Japan has a very rich avifauna to explore – there are over 720 bird species there. Whether you spot a Japanese eagle in nature or see one in a photo, its powerful hooked beaks, strong legs, and powerful talons won’t leave you indifferent!
Examples of eagles in Japan include the crested serpent-eagle, mountain hawk-eagle, greater spotted eagle, imperial eagle, golden eagle, bald eagle, white-tailed eagle, and Steller’s sea eagle.
Do some of them sound familiar? Let’s jump in and see what each of these looks and sounds like!
Eagles In Japan
- Scientific Name: Spilornis cheela
- Length: 16.1-29.5 in
- Wingspan: 35-66.5 in
- Weight: 17-63.4 oz
These medium-sized and heavily built eagles are common in woodlands, rivers, and mangrove swamps of South and Southeast Asia.
There are 21 recognized subspecies; the one found in Japan is the Ryukyu serpent-eagle (spilornis cheela perplexus). Ryukyu serpent eagles are endemic to two islands in southern Japan, the Iriomote (formerly called Ryukyu) and Ishigaki Islands. They are year-round residents there.
Scientists can’t reach a proper conclusion about crested serpent-eagles, as some consider several of those 21 subspecies to be separate, full species.
Adult crested serpent eagles have dark brown upperparts with white spots on wings and shoulders, pale reddish-brown underparts, dark brown heads, and strongly hooked bills. As they fly over the forest canopy, they will show their rounded wings and tails with black and white bars.
Crested serpent-eagles’ most typical call consists of two or three loud and piercing notes given from January to May.
Source: Raghu.kuttan, Public domain, via Wikimedia Commons
They are monogamous birds that nest from January to April and have a clutch size of 1-2 eggs. They might occasionally lay their eggs in old nests built by other raptors.
These Japanese eagles have a diet consisting of snakes, lizards, insects, small mammals, and frogs.
- Scientific Name: Nisaetus nipalensis
- Length: 27-33 in
- Wingspan: 52.7-68.9 in
- Weight: 5.1-6.8 lb
Mountain hawk-eagles, also known as Hodgson’s hawk-eagles, are large raptors native to Asia.
They were named after the British naturalist Brian Houghton Hodgson. Similar to other birds of prey, females are larger than males, with a size difference ranging from 3 to 20%.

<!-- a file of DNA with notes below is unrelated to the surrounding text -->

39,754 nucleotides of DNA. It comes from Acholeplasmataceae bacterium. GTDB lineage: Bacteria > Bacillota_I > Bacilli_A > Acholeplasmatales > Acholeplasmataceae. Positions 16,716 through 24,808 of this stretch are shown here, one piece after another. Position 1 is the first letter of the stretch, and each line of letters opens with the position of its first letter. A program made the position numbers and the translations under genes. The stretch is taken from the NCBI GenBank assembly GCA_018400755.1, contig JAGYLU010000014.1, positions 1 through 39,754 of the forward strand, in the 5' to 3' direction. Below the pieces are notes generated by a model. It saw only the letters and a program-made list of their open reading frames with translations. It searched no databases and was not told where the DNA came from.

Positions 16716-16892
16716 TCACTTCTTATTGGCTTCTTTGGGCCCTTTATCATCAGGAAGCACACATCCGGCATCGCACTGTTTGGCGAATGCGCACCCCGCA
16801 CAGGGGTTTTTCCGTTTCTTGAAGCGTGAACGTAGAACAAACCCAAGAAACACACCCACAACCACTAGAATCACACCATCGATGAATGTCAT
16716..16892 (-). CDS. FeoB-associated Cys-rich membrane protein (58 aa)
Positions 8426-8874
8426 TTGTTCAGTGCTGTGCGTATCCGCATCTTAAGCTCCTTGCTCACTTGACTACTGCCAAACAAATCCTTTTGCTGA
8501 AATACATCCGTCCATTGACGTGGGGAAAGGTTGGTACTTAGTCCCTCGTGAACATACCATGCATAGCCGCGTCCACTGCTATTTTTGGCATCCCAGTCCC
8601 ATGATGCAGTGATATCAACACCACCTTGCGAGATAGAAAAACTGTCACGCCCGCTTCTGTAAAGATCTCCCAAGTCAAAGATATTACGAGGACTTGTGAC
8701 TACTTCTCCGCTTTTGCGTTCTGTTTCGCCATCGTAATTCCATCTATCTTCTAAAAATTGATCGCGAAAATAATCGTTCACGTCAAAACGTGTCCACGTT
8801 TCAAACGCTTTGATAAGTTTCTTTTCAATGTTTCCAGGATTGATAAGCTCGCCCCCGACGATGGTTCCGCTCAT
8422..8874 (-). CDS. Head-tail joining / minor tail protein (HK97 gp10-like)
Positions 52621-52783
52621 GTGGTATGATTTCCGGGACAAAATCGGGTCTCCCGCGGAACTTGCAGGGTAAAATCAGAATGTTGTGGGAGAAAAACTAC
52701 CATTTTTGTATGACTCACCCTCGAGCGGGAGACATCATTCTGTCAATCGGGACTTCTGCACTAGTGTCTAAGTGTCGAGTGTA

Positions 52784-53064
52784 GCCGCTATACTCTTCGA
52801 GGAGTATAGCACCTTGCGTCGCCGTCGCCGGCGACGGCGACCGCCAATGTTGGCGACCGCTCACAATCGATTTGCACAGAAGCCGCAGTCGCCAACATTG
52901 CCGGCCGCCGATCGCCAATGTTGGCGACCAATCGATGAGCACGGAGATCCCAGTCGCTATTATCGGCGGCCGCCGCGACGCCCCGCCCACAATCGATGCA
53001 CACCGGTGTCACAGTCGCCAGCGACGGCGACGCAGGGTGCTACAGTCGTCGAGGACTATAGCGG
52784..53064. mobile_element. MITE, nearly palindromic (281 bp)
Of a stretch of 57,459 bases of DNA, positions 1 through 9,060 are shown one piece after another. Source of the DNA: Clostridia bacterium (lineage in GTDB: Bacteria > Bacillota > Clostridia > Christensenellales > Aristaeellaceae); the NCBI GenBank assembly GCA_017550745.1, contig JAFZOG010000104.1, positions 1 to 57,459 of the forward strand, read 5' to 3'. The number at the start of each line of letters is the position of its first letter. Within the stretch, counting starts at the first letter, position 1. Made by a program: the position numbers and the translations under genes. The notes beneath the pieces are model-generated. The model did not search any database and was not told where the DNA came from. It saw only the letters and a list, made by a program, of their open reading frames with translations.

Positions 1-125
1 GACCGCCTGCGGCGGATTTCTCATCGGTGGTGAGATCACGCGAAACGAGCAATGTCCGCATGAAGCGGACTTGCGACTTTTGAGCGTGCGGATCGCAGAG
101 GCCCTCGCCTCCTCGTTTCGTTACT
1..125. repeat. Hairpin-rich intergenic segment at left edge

There are two subspecies, the one found in Japan are Japanese mountain hawk-eagle (nisaetus nipalensis orientalis).
These eagles are year-round residents of mountainous regions from Kyushu to Hokkaido across Japan. Adults are dark brown above with rufous heads and pale, heavily streaked brown underparts. Their eyes are orange, beaks are black, and their heads have white-tipped crests.
Most noisy during their breeding season, Japanese mountain hawk-eagles will often make “pip-pee pip-pee” shrills while flying or when perched.
They are one of the most voracious raptors in the world, perching on a tree and waiting for their prey to come or jumping from one spot to another. They have a diet consisting of small and large animals (hares, martens, flying squirrels), birds, and reptiles.
They breed from April to July and lay 1-3 reddish eggs with freckles – while females incubate the eggs, males will feed them.
Japanese mountain hawk-eagles are the fourth largest eagles, after Steller’s sea eagles, white-tailed eagles, and golden eagles.
The Japanese population of mountain hawk-eagles is in decline with some estimates claiming less than 1,800 individuals in existence.
Greater Spotted Eagle
- Scientific Name: Clanga clanga
- Length: 23-29 in
- Wingspan: 61-69.7 in
- Weight: 3.3-7.2 lb
Greater spotted eagles are rare visitors to Japan but might be spotted during the non-breeding season on Kyushu Island.
These large birds of prey also known as spotted eagles have dark brown plumage, small heads, very broad wings, and short tails. Males and females look alike with females being slightly bigger.
Their scientific name comes from the Ancient Greek “clanga” which means “scream”.
Besides Japan, greater spotted eagles can be found in Europe, Africa, and other parts of Asia. During summer, they are common in forests and woodlands that have wetlands nearby to find food. When winter comes, these eagles will move to wetlands and farmlands.
Although usually silent, greater spotted eagles will make barking “kyak” calls, especially if there are other birds nearby. They will hunt in flight or wait perched in a tree before swooping down. Greater spotted eagles feed on small mammals, birds, snakes, frogs, lizards, fish, insects, and carrion – they might also steal food from other birds of prey (black kites).
Territorial and monogamous, these eagles breed from April to August. They will lay 1-3 grayish eggs with brown-gray markings that females incubate. If there are 2 eggs, the second chick will rarely survive due to siblicide.
Because of habitat loss, hunting, and hybridizing with other birds, the species is in decline and is currently listed as Vulnerable by the International Union for Conservation of Nature (IUCN).
Eastern Imperial Eagle
- Scientific Name: Aquila heliaca
- Length: 27-35 in
- Wingspan: 69-86.6 in
- Weight: 5.8-8.6 lb
These enormous birds of prey can be occasionally seen in southern Japan (mostly on Honshu Island).
As has been the case with previous eagles on this list, females are heavier than males, from 10 to 40%. Eastern imperial eagles can be identified by their dark brown color, whitish shoulder patches, pale heads, brown eyes, and yellow beaks.
People might confuse them for golden eagles – eastern imperial eagles have shorter tails, white shoulders, and shorter hallux claws (large rear talons they use to hunt).